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CFS bans imports of all edible oil produced in Taiwan

     Having assessed the latest developments of the Taiwanese authorities' investigations into the incident of substandard edible oil, the Centre for Food Safety (CFS) of the Food and Environmental Hygiene Department announced today (October 15) that the Centre had decided to implement further preventive measures by imposing a total ban on import and sale within Hong Kong of all edible oil produced in Taiwan. In other words, apart from edible oil of animal origins which was announced last week, edible oil of plant origins is also included in the restriction list today. Traders who have the products concerned in their possession should immediately stop using or selling them, so as to prevent the affected edible oil from entering the local food chain again and to safeguard public health.

     A CFS spokesman said, "since early September, the CFS has been following up on the substandard lard incident in Taiwan closely. According to the latest information today, the Taiwanese authorities discovered that some traders failed to meet the requirements of customs declaration.  Imported butter, coconut oil and palm kernel oil were declared as being for industrial use and the imported items were not registered for inspection. Hence, the Taiwanese authorities ordered the trade concerned to shut down the production lines of the oil products in question with immediate effect, submit report within a specific time and seal the above-mentioned imported butter and oil products of plant origins. As a precautionary measure, related products such as ghee, margarine and coconut oil have to be taken off the shelves pending investigations."

     "The above development has caused the CFS to also doubt the safety and quality of edible oil of plant origins produced in Taiwan. Having conducted risk assessment, it has been decided that import and sale within Hong Kong of all edible oil produced in Taiwan should be banned with immediate effect," he added.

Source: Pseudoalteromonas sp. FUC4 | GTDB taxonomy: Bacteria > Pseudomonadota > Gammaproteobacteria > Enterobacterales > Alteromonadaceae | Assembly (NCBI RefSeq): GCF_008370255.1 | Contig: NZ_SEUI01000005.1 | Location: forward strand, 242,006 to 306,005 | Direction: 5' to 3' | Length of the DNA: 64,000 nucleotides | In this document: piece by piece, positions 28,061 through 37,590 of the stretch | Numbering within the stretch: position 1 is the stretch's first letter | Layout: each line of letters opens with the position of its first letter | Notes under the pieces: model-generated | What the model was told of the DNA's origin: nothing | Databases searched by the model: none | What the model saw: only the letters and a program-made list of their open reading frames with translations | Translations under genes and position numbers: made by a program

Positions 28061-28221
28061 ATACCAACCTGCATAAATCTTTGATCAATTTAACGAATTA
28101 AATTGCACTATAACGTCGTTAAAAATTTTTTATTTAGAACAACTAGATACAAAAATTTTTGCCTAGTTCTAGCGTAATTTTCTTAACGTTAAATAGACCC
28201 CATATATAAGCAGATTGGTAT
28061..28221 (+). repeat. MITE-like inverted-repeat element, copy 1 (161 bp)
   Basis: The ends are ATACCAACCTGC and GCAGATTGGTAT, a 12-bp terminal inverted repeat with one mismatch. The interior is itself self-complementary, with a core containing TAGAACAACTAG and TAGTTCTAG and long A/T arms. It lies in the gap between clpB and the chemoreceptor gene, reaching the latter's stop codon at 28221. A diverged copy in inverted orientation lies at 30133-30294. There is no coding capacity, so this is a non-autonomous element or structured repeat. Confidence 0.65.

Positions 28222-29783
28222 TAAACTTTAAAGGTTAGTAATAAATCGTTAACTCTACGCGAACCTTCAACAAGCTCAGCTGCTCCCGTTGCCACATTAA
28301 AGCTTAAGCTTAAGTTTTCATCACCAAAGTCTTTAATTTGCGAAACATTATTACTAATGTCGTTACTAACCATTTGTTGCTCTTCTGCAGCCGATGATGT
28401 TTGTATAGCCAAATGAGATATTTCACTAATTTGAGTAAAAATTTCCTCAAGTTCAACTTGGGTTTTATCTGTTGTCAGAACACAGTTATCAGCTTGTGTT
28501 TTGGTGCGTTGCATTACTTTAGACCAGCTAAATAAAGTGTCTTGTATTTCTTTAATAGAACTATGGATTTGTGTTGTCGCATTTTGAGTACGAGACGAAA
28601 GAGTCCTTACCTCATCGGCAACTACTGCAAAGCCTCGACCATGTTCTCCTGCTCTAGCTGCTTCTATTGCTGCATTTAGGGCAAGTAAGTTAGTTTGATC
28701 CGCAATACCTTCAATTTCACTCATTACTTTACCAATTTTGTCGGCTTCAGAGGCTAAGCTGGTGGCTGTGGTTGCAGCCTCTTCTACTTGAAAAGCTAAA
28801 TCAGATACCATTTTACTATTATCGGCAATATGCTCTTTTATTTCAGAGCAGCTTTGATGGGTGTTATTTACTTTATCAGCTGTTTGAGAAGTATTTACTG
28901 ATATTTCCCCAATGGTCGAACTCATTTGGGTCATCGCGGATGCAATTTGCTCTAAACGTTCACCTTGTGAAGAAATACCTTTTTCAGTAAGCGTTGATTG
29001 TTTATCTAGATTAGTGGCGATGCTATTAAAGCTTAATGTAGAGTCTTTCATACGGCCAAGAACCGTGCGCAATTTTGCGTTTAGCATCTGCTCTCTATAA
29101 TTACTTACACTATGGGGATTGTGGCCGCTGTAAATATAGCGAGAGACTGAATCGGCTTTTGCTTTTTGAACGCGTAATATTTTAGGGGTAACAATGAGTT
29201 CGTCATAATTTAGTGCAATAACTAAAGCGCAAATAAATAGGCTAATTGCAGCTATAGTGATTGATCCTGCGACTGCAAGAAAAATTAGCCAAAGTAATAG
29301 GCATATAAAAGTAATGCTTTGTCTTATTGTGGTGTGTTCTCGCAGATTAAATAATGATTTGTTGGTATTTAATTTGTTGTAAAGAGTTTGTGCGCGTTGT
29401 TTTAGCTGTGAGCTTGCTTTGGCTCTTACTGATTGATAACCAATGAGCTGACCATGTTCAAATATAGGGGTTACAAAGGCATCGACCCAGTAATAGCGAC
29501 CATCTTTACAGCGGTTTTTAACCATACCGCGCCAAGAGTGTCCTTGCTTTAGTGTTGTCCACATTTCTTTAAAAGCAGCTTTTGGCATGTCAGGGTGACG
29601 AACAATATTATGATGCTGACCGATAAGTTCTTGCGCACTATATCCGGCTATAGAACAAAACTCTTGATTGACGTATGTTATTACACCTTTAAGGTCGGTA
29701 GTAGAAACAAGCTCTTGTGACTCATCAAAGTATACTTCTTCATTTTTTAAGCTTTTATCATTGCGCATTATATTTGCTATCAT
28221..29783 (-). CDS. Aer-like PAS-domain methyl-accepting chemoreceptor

The spokesman also revealed that about 130 tonnes of affected lard and about one tonne of affected food products have been marked and sealed in connection to the Chang Guann recall incident.

     With regard to the second wave of the incident which involved Ting Hsin Oil & Fat Industrial Co., Ltd. and Cheng I Food Co., Ltd, the CFS spokesman said, "Since imports and sale of all edible oil of animal origins produced in Taiwan have been prohibited last week, the Centre found that, apart from the four traders which had been announced, three more companies have imported lard or lard products from Taiwan. They were Hengxing Food (HK) Co., Limited, Teamon Products Limited and Wah Wai Enterprise Company Limited. Investigation is still underway."

     He added, "furthermore, a number of retail chains, including AEON Stores (Hong Kong) Co., Limited, PARKnSHOP, Wellcome and 759STORE, to tie in with CFS' operation, took preventive measures by stop selling food products suspected to be made of those edible oil of animal origins concerned and notified the CFS about it. The CFS urges other traders to respond to its appeal by initiating recalls of suspected products and report to the Centre as soon as possible."

     According to Section 54 of the Public Health and Municipal Services Ordinance (Cap 132) (the Ordinance), all food for sale in Hong Kong, locally produced or imported, should be fit for human consumption. An offender is subject to a maximum fine of $50,000 and imprisonment for six months upon conviction. Section 52 of the Ordinance provides that any person sells to the prejudice of a purchaser any food which is not of the nature, substance or quality of the food demanded by the purchaser shall be guilty of an offence and is liable to a maximum fine of $10,000 and imprisonment for three months upon conviction.

     The spokesman said that the CFS will continue to keep close contact with the Taiwanese authorities and take appropriate actions in a timely manner.

Ends/Wednesday, October 15, 2014
Issued at HKT 22:33


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